If you’re looking for a day trip on a beautiful fall day, a great place to venture out to is the Haus am Waldsee, nestled into the forest near the shore of Schlachtensee lake in the south of Berlin. Inside, works by German painter Frank Nitsche are on display until November 14th, and surrounding the 1920s-build villa there is a sculpture garden.
Visitors are also invited to undertake a “bicycle tour of modernism,” an audio tour that takes cyclists by some of the prominent villas around Schlachtensee lake. Hermann Muthesius’s famous house van Velsen, built in 1907, Werner Aisslinger’s Loftcube of 2004 in the park at Haus am Waldsee, and buildings by architects like Ludwig Mies van der Rohe and Walter Gropius are part of the tour. You can either byob or rent bikes at the Haus am Waldsee for €5 for 2 hrs.
Even though it arguably does not has its place in a Berlin column as it does not strictly deal with a Berlin art event, an important press conference took place this week in Kreuzberg, which I feel should have its mention here as well (at least until the city of Kassel gets its own Art21 column).
Last Friday, October 29, Carolyn Christov-Bakargiev, curator of dOCUMENTA 13, announced and introduced the event’s curatorial team at Berlin’s Hebbel Theater.
Christov-Bakargiev, who describes dOCUMENTA13’s curatorial approach as not following a single, overall concept but rather the bringing together of materials, methods, and forms of knowledge from a variety of disciplines, has formed a team consisting of “advisors” and “agents” that she will be working with for the next 2 years. The “agents” are made up of 15 curators, artists, and art critics, amongst them Afghanistan-born, NY-based independent curator Leeza Ahmady, the director of NY’s annual Asian Contemporary Art Week; Korean curator and professor, Sunjung Kim; and Hetti Perkins, senior curator of Aboriginal and Torres Strait Islander Art at the Art Gallery of New South Wales in Sydney, Australia. Notably, 12 of the 15 agents are women.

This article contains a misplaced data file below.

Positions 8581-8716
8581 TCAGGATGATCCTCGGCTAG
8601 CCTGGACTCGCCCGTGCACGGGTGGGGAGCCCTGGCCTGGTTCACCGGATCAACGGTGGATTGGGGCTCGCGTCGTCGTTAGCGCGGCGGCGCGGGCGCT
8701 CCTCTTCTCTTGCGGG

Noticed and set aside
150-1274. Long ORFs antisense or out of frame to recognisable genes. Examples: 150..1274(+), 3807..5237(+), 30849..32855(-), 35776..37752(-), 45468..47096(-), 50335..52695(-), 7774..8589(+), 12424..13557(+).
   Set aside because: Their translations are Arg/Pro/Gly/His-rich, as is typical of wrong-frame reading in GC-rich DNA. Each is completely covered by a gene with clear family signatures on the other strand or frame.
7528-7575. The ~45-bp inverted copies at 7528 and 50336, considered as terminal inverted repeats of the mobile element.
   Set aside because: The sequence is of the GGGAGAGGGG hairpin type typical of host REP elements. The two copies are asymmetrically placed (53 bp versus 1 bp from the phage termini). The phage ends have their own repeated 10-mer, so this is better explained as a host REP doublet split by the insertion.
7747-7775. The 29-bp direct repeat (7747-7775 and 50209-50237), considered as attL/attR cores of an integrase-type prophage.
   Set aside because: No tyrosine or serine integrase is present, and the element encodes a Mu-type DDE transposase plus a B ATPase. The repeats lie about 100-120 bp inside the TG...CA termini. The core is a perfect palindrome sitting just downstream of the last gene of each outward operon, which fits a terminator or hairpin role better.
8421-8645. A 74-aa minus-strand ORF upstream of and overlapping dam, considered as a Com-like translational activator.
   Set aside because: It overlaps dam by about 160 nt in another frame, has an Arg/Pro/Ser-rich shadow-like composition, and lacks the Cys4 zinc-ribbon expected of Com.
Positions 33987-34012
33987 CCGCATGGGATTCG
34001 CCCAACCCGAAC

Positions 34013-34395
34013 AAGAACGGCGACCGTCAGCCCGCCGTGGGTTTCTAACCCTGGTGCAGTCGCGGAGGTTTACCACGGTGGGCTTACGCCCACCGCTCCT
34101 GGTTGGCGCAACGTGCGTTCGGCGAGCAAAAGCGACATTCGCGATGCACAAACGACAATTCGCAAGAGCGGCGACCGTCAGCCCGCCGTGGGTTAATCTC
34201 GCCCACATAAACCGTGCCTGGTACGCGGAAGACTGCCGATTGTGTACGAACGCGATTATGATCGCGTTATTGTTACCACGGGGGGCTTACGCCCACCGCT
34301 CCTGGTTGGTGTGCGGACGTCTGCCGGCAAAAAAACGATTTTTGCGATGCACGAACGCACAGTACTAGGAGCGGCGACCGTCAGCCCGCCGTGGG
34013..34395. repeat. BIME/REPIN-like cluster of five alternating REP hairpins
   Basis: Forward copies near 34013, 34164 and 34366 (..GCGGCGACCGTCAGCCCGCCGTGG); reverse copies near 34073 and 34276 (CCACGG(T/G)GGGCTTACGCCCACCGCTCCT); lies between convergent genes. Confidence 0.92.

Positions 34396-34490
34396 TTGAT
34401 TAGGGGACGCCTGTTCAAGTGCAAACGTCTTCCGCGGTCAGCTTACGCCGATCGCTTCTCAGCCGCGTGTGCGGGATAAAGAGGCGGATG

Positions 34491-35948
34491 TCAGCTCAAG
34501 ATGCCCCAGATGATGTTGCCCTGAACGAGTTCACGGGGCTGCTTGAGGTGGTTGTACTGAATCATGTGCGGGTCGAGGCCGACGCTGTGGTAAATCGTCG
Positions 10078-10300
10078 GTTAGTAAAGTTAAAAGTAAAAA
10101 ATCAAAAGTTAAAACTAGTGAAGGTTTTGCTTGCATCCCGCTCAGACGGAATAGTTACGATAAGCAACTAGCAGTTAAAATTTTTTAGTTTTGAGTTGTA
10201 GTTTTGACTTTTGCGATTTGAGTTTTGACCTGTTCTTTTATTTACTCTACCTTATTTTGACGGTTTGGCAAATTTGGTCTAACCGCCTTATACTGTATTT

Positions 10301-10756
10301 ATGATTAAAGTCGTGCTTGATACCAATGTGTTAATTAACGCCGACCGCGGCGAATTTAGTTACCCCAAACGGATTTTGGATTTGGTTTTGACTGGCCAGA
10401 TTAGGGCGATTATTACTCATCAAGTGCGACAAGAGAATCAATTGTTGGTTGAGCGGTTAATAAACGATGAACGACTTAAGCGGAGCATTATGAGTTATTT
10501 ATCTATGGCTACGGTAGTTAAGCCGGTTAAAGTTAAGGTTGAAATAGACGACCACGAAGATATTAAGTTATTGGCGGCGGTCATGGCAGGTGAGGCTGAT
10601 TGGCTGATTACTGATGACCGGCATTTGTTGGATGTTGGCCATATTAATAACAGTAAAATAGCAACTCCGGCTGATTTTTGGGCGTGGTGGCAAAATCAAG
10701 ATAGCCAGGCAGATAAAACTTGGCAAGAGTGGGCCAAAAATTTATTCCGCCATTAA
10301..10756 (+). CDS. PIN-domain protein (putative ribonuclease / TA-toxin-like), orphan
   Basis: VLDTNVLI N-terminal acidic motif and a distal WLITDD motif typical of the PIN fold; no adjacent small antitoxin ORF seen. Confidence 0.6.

The members of the honorary advisory committee are made up of such diverse individuals as the Mexico-city-born writer, Mario Bellatin; Ali Brivanlou, Professor of Laboratory of Molecular Vertebrate Embryology at Rockefeller University; conservator, historian, and archeologist, Michael Petzet; Michael Taussig, professor of anthropology at Columbia University; and Donna Haraway, Professor in the History of Consciousness Department at the University of California at Santa Cruz.
These “agents” and “advisors” will be involved in shaping the 100-day exhibition of dOCUMENTA 13 in the summer of 2012, as well as a number of artistic acts and gestures preceding the event. Their diversity, paired with the ominous “reading list” of 9 pages and almost 200 titles that was handed out to journalists at Hebbel Theater, lets one anticipate an interesting, theory-based and yet multi-layered experience of dOCUMENTA 13 that no doubt will have relevance for Berlin as a stage for side events and many of its artists.